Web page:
Soil pollution caused by heavy metals is a global concern that has been increasing due to industrial development and mining residues. Bioremediation is the use of living organisms to remove or neutralize pollutants from a contaminated site.  Among the possible strategies, phytoremediation is the direct use of green plants and their associated micro-organisms to stabilize or reduce contamination in soils. This study analyzed the inoculation efficiency of fungus Mucor nidicola in tomato Solanum lycopersicum and its role in plant resistance to heavy metals. The fungus tested was isolated from the roots of plants from a site contaminated with heavy metals and it showed good resistance to cadmiun when tested in vitro. First, we tested nine methodologies for the fungus inoculation on tomato plants. Then, the plant-fungus interaction was studied in the presence of cadmium to analyze the fungus as a plant resistance promoter. The inoculation techniques that applied short-time chemical scarification were not efficient and neither were the methodologies that placed a disk of the mycelium with the seed during the germination process. Spraying the plants with mycelium solution was also inefficient. The long-term chemical scarification and direct contact between seeds and sporum resulted in fungal inoculation, even though it occurred at a low frequency. The plant-fungus interaction test in presence of CdCl2 confirmed the negative effect of this compound on plant development, but there was no significant effect of fungus inoculation in terms of improving plant performance in such conditions. Further research on the improvement of the inoculation technique with M. nidicola on tomato or other species is of great importance to enable the development of new viable phytoremediation techniques.

Value Added Abstracts

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Antimicrobial Efficacy of Selected Disinfectants in the Pharmaceutical Manufacturing Environments

Hamza A. Aboelenin

The validation of the disinfectants in the pharmaceutical industry environment is essential process to be sure of the disinfection process of it.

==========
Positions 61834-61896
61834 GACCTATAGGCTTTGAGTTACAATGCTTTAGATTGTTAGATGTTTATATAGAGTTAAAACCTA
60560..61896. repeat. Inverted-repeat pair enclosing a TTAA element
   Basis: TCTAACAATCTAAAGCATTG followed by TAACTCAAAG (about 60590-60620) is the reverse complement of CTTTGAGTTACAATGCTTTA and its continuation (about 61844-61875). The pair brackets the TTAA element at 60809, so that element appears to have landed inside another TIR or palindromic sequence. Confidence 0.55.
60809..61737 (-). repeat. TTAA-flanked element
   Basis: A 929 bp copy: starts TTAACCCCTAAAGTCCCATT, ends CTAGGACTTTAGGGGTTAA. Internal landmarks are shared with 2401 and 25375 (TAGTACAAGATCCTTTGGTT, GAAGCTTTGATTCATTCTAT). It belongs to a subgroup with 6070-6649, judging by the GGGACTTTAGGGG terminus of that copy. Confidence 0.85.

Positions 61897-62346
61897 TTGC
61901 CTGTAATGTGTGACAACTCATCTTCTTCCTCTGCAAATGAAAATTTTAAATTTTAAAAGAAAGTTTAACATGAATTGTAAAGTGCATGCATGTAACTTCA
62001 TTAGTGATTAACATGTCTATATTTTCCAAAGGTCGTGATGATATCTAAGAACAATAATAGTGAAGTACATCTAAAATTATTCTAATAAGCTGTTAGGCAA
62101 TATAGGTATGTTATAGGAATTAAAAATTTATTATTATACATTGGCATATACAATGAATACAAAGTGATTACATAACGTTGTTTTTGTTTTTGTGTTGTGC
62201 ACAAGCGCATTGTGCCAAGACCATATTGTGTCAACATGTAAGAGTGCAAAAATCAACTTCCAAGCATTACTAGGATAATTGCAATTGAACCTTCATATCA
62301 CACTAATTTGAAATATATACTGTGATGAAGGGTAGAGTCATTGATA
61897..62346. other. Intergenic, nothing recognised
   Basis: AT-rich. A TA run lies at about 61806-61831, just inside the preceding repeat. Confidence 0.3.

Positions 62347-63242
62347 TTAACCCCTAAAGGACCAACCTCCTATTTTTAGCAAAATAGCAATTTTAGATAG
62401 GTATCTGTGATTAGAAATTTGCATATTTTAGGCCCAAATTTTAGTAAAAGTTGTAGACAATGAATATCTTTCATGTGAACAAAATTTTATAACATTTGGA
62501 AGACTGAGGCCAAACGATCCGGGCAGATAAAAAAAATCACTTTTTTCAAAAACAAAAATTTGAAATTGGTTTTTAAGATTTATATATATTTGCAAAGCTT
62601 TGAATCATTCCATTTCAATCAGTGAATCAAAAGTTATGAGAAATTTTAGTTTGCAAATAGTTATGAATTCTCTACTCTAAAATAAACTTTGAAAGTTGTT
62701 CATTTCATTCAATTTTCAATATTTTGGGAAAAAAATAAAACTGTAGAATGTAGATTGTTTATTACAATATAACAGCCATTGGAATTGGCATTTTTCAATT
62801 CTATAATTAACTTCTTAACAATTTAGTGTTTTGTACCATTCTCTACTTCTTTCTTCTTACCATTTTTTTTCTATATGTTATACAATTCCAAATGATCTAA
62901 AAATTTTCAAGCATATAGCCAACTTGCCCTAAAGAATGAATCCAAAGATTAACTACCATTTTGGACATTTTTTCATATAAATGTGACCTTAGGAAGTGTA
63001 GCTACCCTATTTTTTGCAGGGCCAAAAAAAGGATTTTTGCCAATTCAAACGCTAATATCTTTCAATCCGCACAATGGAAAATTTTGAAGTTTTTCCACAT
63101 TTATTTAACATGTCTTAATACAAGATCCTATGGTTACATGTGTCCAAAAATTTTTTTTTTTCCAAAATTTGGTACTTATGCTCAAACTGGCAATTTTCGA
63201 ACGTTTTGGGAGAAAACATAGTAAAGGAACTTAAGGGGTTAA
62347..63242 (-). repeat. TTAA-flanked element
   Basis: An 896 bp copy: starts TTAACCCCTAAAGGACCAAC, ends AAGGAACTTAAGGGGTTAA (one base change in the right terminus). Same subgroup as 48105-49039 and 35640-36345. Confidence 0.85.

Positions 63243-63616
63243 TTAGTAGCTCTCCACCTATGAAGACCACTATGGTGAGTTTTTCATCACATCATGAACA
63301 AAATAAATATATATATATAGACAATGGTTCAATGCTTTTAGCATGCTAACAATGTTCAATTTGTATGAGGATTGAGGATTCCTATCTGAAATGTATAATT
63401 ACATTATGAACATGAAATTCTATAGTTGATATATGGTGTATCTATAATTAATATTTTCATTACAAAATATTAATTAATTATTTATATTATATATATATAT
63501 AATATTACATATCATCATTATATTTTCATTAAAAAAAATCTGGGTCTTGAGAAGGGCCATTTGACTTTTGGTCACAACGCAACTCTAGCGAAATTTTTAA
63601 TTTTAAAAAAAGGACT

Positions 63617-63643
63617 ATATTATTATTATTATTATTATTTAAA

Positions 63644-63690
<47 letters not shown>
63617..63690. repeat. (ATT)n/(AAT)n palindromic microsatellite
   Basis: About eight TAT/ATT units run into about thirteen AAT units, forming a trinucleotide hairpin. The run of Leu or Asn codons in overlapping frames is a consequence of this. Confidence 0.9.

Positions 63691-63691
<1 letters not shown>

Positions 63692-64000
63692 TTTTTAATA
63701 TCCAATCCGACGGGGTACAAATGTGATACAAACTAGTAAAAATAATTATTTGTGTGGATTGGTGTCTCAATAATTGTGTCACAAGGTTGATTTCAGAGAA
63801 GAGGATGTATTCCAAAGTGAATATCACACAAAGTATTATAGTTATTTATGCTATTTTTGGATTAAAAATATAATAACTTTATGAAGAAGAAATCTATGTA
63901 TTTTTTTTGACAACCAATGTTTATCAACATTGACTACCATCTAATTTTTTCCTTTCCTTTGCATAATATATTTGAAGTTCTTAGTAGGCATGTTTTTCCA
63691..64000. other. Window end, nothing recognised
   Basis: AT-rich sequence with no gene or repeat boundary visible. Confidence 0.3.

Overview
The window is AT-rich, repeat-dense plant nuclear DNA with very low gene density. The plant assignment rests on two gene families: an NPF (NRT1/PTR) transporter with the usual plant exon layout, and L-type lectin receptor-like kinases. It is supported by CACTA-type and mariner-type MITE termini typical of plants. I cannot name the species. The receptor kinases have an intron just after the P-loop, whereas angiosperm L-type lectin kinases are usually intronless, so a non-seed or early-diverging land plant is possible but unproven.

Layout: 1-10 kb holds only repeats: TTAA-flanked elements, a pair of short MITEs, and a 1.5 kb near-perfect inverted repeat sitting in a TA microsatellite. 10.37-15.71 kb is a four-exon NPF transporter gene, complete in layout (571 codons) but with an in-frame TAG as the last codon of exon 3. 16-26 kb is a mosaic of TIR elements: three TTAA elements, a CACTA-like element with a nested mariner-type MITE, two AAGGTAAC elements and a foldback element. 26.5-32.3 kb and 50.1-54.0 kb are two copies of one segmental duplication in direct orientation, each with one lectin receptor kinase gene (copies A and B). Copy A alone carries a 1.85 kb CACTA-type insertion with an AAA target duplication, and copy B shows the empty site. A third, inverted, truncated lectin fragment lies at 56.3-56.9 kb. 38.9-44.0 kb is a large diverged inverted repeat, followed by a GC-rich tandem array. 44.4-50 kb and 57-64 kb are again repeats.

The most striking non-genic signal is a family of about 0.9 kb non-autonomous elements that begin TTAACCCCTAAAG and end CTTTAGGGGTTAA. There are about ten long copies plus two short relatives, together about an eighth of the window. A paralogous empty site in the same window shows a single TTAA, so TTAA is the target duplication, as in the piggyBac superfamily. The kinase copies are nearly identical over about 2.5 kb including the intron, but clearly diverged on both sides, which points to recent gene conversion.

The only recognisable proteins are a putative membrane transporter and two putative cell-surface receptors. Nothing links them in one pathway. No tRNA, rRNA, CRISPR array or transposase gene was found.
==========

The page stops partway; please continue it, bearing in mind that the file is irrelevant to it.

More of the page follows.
The Aim of the study is to determine the efficacy of Dettol disinfectant in compare to the used disinfectants (chlorine – phenol – alcohol) on different surfaces (Epoxy – stainless steel – glass) in the production environment.

Four concentration (5,2.5,1.25and.625 %) of Dettol was compared to chlorine 1% and phenol 5% and alcohol 70% in time intervals 5, 10,15and 30 minutes  and approached to Bacillus subtilis ATCC 6633, Escherichia coli ATCC 8739, Staphylococcus aureus ATCC 6538, Pseudomonas aeruginosa  ATCC 9027, Aspergillusniger ATCC 16404 and Candida albicans ATCC 10231 using suspension test.

 Then the most significance concentration of Dettol and in the shortest contact time compared to the other disinfectants in the shortest contact time using surface test on different surfaces (Epoxy – stainless steel – glass) in the production environment.

The efficacies calculated by log reductions are calculated according to the following equation: Log10 reduction (R) = log10 pre-value cfu/plate– log10 post value cfu/plate.

A sample of four replicates were used per organism per concentration at different time intervals to estimate an overage change at log reduction equal 2 units with estimated standard deviation (SD)equal 0.5 for each sub group, using  α error equal 0.05 will provide a power of 20%. 

The results elaborated that the most significance concentration of Dettol is 2.5% in contact time 5 minutes and chlorine 1% in contact time 10 min phenol5% in contact time 10 min alcohol 70%in contact time 10 min.

Value Added Abstracts

Pages: 5 - 5

Mosquito-larvicidal activity of bacterial extracts produced by Colombian strains

Agudelo-Restrepo Manuela, Quesada-Hernández Martha Lucia, Sanabria-Duran Edinson Yonny, Uribe-Soto Sandra Inés, Ortiz-Reyes Adriana1 and Romero-Tabarez Magally

Mosquito-borne diseases have become a health problem due to their serious economic and social implications. Mosquitoes can transmit more than 30 viruses as dengue, zika, yellow fever and chikungunya. Dengue is one of the most common human diseases transmitted by mosquitoes. It is estimated that more than 2.5 billion people are at risk and 390 million infections occur annually in around 125 countries that are exposed due to their location in tropical and subtropical regions (Marques et al., 2017). In order to control mosquito populations various practices have been used in endemic areas, including the use of chemical insecticides, which has been one of the main strategies. However, the application of synthetic insecticides cause problems as development of resistance, adverse effects on beneficial organisms destroying the natural and fundamental balance of ecosystems, not to mention even the damage caused by environmental pollution.The aim of this study was to identify larvicidal activity of extracts produced by bacteria isolated from different sources in Colombia. A total of 105 extracts produced from the same number of bacteria were evaluated for their activity against larvae A. aegypti and A. albopictus using standard protocols. Six extracts showed relevant activity (more than 50% of mosquito larvae were killed after 48 hours), two of them showed to be actives against larvae of Aedes aegypti and four against larvae of Aedes albopictus. An extract produced by a Colombian strain of Bacillus atrophaeus was selected for further studies. In order to increase the production of active substances, different culture media were evaluated. A culture media containing glycerol as carbon source was selected. Bacterial extracts are a good source for the search of new strategies in the control of mosquitoes. Further studies to determine the compound responsible for the insecticidal activity are in progress.